For Best Results, Consider Migraine Complex

By Dixon, Bruce K. | Clinical Psychiatry News, February 2007 | Go to article overview

For Best Results, Consider Migraine Complex


Dixon, Bruce K., Clinical Psychiatry News


SCOTTSDALE, ARIZ. -- Acute migraine cannot be managed effectively without a therapeutic partnership between doctor and patient, and a full understanding of the disabling features of each patient's headache episodes, Dr. Lawrence C. Newman said.

"Most of us are focused on the head pain, but when you talk to patients, many [of them] will say they are not disabled by the head pain as much as they are by some of the migraine-associated features such as nausea and vomiting. So by focusing on the head pain, you're not truly helping that individual," Dr. Newman said at a symposium sponsored by the American Headache Society.

It's important to consider the entire migraine complex, to treat pain and associated symptoms using the stratified care approach, and to specifically ask patients about disability, said Dr. Newman, who is director of the Roosevelt Headache Institute in New York City.

'All too often we get a history that says the patient is getting, for example, two headaches a month and we leave it at that and give him medications to take on those 2 days acutely, but if you delve a bit more into that history, you'll see that one of those attacks is so severe that the patient isn't going to work regularly," he said.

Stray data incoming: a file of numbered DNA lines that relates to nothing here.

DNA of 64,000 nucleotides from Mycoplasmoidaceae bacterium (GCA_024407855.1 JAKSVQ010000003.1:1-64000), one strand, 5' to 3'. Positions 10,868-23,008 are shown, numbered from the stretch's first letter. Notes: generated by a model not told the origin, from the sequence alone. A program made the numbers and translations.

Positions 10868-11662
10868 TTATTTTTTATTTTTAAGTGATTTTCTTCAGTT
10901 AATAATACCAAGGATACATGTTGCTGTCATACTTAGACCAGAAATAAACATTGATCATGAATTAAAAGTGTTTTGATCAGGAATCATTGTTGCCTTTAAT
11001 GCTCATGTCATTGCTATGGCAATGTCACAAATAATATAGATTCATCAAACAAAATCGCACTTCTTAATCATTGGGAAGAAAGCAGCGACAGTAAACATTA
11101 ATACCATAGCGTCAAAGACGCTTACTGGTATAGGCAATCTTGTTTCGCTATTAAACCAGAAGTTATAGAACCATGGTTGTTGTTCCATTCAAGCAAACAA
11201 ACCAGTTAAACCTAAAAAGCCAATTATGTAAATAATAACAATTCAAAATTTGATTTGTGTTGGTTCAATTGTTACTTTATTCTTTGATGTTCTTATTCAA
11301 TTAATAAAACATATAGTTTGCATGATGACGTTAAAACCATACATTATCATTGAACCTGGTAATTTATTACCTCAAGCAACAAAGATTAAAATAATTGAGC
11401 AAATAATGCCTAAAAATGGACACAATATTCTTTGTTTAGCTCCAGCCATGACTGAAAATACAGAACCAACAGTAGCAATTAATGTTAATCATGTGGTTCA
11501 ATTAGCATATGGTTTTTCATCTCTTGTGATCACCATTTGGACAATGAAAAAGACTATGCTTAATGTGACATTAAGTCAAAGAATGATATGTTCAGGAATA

Dr. Newman said his colleagues must make sure they know what medications each patient has taken in the past, what the dosages were, what has or has not worked, and how frequently the attacks occur.

Once a correct migraine diagnosis is made, therapy can be undertaken based on the disability that the headaches generate, said Dr. Newman, who explained that stratified care based on disability has been shown to be superior to step care (JAMA 2000;284:2599-605).

"Using the MIDAS [Migraine Disability Assessment] Questionnaire, stratify the patient into a low-need group (MIDAS score 0-5), a moderate-need group (6-10), or a high-need group (11+)," he said. 'Again, you have to specifically ask the patient about the disability caused by her headaches.

"For those [patients] with a low need, start with an NSAID or other nonspecific agent. If it doesn't work, then step up the care to a specific agent for migraine. …

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